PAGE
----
"Oi! Desculpe mas eu não falo muito Portuguese."
"Hello! I’m sorry but I do not speak very much Portuguese."
The warning… the quintessential experience of learning the native language of the country you’re staying in. It’s the covert apology that you are about to have a lost (what the heck are they saying) look on your face for a majority of the conversation.
When I was in Brazil for three months, I experienced the lost look combined with the nod and smile to pretend that I understood. While I had the advantage of staying with family that spoke English and hearing Portuguese while growing up, I didn’t understand the struggles and triumphs of full immersion into a culture until I tried to become fluent in the language. Full immersion isn’t like learning high school spanish. You can’t talk to your amigos about what’s on the test. The whole experience is an ongoing test. For me, it was an elaborate look at my ability to be vulnerable.
Learning a new language is by far one of the most humbling adventures to undertake. How can you be yourself without words? I felt like I lost who I was in conversations because I didn’t have the words to explain and show my spirit- that I am actually pretty funny and weird (in the best way of course). In a way I felt like a child, speaking in simple phrases, having to be spoken to in very slow over annunciated sentences, making up for what I lacked in vocabulary and grammar with gestures and pointing. This is where the experience served to show how immensely uncomfortable vulnerability can be. With so much frustration, I had to come to terms with my own limitations. I had to try to accept help from others with the knowledge that I didn’t have all of the answers. I had to quiet my shouting and bruised ego and give myself the opportunity to completely butcher sentences with the hopes that my efforts showed that I cared, that I wanted to learn, that I craved to connect with others in the way I could in English.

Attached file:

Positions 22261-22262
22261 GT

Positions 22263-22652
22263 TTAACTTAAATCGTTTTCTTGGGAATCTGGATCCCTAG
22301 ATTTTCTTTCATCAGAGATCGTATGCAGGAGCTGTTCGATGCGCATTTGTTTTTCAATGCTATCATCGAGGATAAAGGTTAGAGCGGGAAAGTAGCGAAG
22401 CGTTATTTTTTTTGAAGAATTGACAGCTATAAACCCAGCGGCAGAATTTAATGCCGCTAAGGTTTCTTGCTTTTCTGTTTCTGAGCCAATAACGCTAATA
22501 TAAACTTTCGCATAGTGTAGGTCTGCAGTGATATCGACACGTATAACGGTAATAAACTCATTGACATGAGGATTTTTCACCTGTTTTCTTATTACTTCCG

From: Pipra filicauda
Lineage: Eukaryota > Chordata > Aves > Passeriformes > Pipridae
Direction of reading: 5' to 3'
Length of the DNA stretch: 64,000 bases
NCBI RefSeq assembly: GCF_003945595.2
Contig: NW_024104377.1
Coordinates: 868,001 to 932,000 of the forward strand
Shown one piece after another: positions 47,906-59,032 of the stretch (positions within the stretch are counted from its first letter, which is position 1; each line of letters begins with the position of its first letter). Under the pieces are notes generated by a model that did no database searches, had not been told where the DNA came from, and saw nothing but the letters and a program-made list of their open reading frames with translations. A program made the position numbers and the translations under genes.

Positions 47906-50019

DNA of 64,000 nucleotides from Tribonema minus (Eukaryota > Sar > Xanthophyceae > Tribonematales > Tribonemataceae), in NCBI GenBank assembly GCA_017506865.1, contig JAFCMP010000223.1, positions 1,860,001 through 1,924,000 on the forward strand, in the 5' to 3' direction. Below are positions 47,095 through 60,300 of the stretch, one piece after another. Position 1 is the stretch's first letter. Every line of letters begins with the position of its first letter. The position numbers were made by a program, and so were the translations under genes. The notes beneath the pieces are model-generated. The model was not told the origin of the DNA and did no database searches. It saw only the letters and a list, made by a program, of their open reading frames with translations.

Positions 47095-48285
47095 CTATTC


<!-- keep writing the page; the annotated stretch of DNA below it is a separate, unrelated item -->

When I did join in conversation, I saw that most people could understand the essence of what I meant and they would rather see me try than blindly assume that they would conform to speaking English with me. I rediscovered simplicity and creativity in the way I spoke, finding new and different ways to explain myself. I found a sense of calm when I became a listener rather than filling the air with my point of view. I learned that what I couldn’t say, I could make up for in body language. The lost look slowly disappeared and my effort alone allowed me to connect more deeply with people that will have a piece of my heart forever. And for that, learning a new language will always be worth the struggle.